Zarnak Sidhwa’s recipes in Parsi Week in Food Diaries on Masala TV

Interesting episodes with some sprinkling of Parsi Culture thrown in for a very pleasant experience !

All on Masala TV, Pakistan, in Hindi

The Promo

Dhansaak , Brown Rice , Kachumbar

Ravo , Sahs , Khichri

Parsi Custard , Tomato Per Eeda , Jardalu Marghi

Chutney Fish (Patra ni Machhi) , Salli Murgi , Kohra Patio

Bhakra, Chicken Maiwalla , Lagan Noo Stew

Sali Boti – traditional Parsi delicacy

A brilliant recipe of the traditional Parsi Sali Boti by Darius Dorabjee of the 140 year old restaurant, Dorabjee and Sons in Pune.

Mamaiji’s Caramel Pudding

We Parsi folk love our sweets and desserts, and my maternal grand-mom whom I fondly called ‘Mamaiji’, was no exception to that rule.
As the matriarch of a very large and happy family, my ‘Mamaiji’ stood in a class of her own. She inspired all our lives with her strong compassionate personality and humorous take on events, her unconditional love for family and most of all, her true passion for cooking and food. Although no longer with us, Mamaiji’s legacy lives on through her valuable life lessons and her mouthwatering recipes.
With very few of the modern day kitchen conveniences that we take for granted at her disposal; she taught us that a truly good meal is always one that is made with love and patience using simple fresh ingredients…and savored with family & friends, sitting around the dinner table.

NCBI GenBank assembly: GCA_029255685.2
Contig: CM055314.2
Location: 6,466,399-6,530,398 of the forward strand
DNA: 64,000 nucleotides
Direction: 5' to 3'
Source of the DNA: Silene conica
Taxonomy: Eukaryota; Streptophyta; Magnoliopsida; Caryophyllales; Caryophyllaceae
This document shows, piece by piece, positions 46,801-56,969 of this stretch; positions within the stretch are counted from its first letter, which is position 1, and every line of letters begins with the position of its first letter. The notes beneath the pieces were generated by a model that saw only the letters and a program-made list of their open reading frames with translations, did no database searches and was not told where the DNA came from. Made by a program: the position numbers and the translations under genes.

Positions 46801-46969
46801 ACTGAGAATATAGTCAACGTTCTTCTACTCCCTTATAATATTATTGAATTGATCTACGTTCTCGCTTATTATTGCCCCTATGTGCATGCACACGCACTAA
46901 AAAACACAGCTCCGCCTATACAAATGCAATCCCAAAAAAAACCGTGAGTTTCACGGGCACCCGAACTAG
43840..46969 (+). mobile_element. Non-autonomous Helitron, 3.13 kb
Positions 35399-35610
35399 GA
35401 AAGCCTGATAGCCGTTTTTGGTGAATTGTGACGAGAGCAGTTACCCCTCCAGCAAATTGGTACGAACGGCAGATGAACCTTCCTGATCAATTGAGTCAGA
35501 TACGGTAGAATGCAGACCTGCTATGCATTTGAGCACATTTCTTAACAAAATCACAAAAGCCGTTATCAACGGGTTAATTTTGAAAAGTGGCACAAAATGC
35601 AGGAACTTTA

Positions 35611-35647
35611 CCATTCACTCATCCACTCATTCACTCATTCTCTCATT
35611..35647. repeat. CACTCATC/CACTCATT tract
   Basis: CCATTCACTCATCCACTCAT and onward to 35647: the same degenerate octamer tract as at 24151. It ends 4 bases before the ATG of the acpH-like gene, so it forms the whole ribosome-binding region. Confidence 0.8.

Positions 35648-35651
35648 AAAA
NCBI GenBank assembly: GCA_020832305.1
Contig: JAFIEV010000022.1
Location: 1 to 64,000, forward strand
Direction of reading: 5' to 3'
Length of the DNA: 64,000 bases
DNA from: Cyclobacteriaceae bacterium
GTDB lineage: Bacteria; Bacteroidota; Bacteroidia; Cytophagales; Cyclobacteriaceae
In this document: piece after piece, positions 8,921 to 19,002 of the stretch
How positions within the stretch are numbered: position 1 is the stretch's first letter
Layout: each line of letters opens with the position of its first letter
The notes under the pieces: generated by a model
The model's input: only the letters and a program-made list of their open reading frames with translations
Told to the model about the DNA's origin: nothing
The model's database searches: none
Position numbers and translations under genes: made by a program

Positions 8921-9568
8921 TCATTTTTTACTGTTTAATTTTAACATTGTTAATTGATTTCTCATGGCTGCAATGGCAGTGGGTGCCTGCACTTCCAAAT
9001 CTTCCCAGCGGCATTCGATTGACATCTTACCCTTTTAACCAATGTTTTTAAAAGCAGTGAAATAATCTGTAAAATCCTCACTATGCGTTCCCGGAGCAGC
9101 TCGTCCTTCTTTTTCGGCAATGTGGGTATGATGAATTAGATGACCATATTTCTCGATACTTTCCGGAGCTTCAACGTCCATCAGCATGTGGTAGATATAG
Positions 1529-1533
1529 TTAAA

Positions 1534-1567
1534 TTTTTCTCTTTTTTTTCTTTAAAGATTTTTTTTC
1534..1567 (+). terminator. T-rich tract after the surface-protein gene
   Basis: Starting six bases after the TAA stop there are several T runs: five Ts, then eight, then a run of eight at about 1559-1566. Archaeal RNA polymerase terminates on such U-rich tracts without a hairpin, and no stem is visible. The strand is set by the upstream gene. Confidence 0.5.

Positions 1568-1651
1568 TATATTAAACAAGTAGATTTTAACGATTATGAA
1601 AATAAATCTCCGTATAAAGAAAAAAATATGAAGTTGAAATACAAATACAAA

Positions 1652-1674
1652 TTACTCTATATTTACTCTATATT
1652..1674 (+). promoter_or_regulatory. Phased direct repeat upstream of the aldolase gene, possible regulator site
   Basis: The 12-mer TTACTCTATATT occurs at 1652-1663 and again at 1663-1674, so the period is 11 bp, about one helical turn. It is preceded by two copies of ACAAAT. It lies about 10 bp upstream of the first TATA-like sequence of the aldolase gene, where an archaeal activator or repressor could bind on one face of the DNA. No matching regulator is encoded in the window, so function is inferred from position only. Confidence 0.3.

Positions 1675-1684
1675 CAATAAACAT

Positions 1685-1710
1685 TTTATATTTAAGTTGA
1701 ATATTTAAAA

Click Here for this delicious recipe and forget the calories for the day !

E Book – Eat, Live, Pray



Dear Friends:


Just wanted to share a special holiday season gift from FEZANA.


The Federation of Zoroastrian Associations of North America (FEZANA) celebrated its silver jubilee in 2012.


To mark the iconic occasion, FEZANA produced a special publication titled:


“Eat, Live, Pray: A celebration of Zarathushti culture and cuisine” for free distribution.

FEZANA Silver Jubilee – Eat, Live, Pray – A celebration of Zarathushti culture and cuisine


The e-publication has a sampling of special Persian and Parsi recipes complemented by features that describe the social, religious and geopolitical influences on Zarathushti cuisine over a span of four thousand years.


Please feel free to share this fabulous publication with your family and friends.


Long Live FEZANA and our fabulous North American Zarathushti community.


You all have a blessed and joyous holiday season.


With love, light and gratitude from


Meher Amalsad

Zarathushti Culture reflected in Cuisine !

Diverse Cusines:
Eat, Live, Pray – A celebration of Zarathushti Culture and Cuisine
Edited by Farishta Murzban Dinshaw,Toronto, Canada

Besides prayer, food is the greatest bond that binds and brings Zarathushtis together. Whether we live to eat or eat to live, food and all that goes with it, from the preparation to consumption, is an integral part of our culture and way of life as Zarathushtis. From lavish celebratory feasts to solemn liturgical rituals, food and the enjoyment of Ahura Mazda’s bounty surely defines the Zarathushti ethos more than anything else. Zarathushti philosophy and theology may be cogitated in ivory towers, but it is in the family kitchen that a big part of our culture and traditions have been kept alive.